With safety in mind, the FIA, the world automobile governing body, examines the details of every major accident to better understand the factors that helped the driver and areas where improvements may still be possible. So also in the case of Guanyu Zhou’s accident at Silverstone.
One of the aspects that is likely to be examined in particular detail is what happened to the roll bar on the Alfa Romeo C42. Because pictures and videos show that it didn’t survive the first rollover and broke.
So it’s thanks to the halo and the other surrounding safety structures that the rider’s head didn’t hit the ground directly. The FIA will want to better understand what forces were involved and to what extent and how many times the roll bar impacted during the accident.
What role did the C42’s rollover structure play?
One factor that could play a role is that Alfa Romeo is currently the only team in Formula 1 to use a different rollover structure – with a central element in the middle and the air intake to the left and right of it. This concept has been used by various teams over the years.
Before Alfa Romeo, which only returned to this solution this year, Mercedes had rollover structures in this style in 2010, as well as Force India and Lotus Racing in 2011.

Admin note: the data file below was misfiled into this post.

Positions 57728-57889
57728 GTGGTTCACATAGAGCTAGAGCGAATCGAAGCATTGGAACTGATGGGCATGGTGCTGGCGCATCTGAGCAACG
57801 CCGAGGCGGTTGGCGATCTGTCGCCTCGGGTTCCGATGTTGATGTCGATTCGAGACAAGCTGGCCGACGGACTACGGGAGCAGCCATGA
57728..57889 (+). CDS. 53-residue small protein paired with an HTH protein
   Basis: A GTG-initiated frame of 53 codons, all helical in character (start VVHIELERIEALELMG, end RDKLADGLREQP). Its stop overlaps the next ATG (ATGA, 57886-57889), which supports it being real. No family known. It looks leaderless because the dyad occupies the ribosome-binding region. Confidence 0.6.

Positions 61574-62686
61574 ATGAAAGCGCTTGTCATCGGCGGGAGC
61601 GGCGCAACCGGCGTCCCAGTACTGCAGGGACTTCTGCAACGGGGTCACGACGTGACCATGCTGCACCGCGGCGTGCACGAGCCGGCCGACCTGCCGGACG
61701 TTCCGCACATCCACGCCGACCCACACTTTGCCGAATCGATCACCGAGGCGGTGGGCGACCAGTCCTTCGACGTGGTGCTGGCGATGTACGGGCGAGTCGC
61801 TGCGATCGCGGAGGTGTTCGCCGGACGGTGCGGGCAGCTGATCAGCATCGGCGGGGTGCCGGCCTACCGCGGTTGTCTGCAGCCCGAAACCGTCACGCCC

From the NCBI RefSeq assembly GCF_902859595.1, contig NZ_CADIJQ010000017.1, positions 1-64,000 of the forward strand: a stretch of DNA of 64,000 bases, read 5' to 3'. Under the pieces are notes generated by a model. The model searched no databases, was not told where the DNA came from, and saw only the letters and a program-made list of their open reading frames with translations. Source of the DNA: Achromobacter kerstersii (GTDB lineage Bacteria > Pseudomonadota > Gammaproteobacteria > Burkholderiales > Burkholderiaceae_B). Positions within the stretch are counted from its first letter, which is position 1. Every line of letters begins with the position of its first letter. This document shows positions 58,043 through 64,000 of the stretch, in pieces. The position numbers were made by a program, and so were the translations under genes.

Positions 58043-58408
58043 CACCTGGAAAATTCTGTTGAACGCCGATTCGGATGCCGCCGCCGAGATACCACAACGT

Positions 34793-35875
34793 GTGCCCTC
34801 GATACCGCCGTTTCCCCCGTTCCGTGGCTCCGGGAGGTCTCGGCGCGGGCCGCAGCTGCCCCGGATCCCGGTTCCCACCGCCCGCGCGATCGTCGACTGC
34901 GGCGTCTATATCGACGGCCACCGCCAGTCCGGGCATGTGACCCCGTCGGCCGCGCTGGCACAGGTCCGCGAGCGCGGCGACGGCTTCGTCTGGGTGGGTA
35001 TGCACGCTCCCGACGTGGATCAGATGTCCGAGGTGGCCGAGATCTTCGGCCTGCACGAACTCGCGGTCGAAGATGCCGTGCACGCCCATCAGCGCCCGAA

However, when Mercedes’ solution was introduced in 2010, the FIA intervened, fearing that its narrow structure could dig into the ground on soft ground if the impact was in the wrong place.
As a result, subsequent designs had to have a wider center member to comply with regulations. This structure was preferred over a traditional hanger for two reasons: aerodynamic and weight advantages. The latter in particular was an important factor for many teams in 2022.
In the latest incident, the FIA will have access to all the load and telemetry data, as well as the actual car parts, to understand exactly what factors played a role and whether the structure operated differently than a normal roll bar.
What a roll bar in Formula 1 has to withstand
It is important to clarify that the construction used by Alfa Romeo has passed the crash tests required by the FIA. The requirements for the primary rollover structure are to withstand loads of 60 kilonewtons laterally, 70 kilonewtons longitudinally and 105 kilonewtons vertically.
Zhou’s accident is a combined scenario of multiple and different impact moments. The rollover structure was heavily loaded in the vertical direction when the car landed on its roof. Continuous longitudinal loading then followed as the car slid across the track.
One could argue that the rollover structure initially did its job completely, while the nature of the accident then shifted more to the halo.
One aspect that could be considered for improvement is the way the rollover structure is connected to the chassis to define its function and effectiveness in a multi-impact accident.